The route Sir Francis Drake took on his voyage around the world took him down the east coast of South America, up the west coast of America, across the Pacific to the Philippines, around Africa and back to England. He also made numerous trips from England to America and back.
Sir Francis Drake left England for his famous circumnavigation of the world in December of 1577. After sailing along the west coast of Africa to Cabo Blanco, he crossed the Atlantic to Brazil and made his way down the east coast of South America. Abandoning two of his ships, he passed through the Strait of Magellan and made it to the Pacific Ocean by September of 1578. One ship was destroyed, and another sailed back to England, so he was left only with the Pelican, which he renamed the Golden Hind.
As Drake traveled up the American coast, he plundered unguarded Spanish ports and galleons. Before turning back to San Francisco, Drake traveled as far north as what is now Vancouver, Canada. He sailed west for the Philippines in July of 1579. After stopping briefly in Java, he sailed around the Cape of Good Hope and returned to England on Sept. 26, 1580.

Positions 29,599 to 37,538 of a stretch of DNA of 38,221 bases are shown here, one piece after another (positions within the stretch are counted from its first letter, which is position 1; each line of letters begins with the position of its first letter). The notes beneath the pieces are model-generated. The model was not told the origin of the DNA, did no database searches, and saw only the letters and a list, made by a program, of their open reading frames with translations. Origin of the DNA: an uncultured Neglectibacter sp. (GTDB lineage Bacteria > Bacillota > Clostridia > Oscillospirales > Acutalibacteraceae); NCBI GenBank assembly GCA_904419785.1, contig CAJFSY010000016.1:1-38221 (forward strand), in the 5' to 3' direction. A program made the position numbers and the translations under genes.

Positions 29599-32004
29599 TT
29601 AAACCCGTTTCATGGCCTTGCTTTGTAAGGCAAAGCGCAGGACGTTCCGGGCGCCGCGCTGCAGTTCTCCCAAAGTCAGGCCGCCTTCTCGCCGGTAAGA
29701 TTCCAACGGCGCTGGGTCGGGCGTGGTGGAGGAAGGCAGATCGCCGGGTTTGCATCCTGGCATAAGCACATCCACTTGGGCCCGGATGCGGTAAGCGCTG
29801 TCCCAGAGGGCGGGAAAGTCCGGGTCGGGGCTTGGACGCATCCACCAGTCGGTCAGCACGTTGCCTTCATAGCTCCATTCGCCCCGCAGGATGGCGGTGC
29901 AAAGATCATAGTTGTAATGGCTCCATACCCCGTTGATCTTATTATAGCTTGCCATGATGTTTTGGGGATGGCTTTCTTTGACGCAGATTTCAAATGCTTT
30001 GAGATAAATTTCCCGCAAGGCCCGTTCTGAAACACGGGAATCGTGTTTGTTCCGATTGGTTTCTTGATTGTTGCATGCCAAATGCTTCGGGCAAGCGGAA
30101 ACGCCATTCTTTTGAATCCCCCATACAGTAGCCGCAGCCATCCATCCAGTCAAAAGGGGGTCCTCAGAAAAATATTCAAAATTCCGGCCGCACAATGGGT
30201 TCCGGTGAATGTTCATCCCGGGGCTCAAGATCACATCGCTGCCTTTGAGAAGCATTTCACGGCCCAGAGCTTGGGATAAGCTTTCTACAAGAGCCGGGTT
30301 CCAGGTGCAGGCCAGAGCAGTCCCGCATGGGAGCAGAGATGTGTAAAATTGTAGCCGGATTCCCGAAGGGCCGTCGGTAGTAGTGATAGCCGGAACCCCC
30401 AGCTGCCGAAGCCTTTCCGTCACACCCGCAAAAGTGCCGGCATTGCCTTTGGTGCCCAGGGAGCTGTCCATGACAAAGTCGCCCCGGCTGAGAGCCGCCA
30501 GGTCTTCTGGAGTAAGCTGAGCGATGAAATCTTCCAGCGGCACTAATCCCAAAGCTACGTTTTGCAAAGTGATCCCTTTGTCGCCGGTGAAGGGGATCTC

On Drake's numerous trips from England to the Americas, he traveled to the West Indies, Mexico and Panama. He made trips to Africa during his early career as a slave trader. He also sailed south of England to help defeat the Spanish Armada in 1588.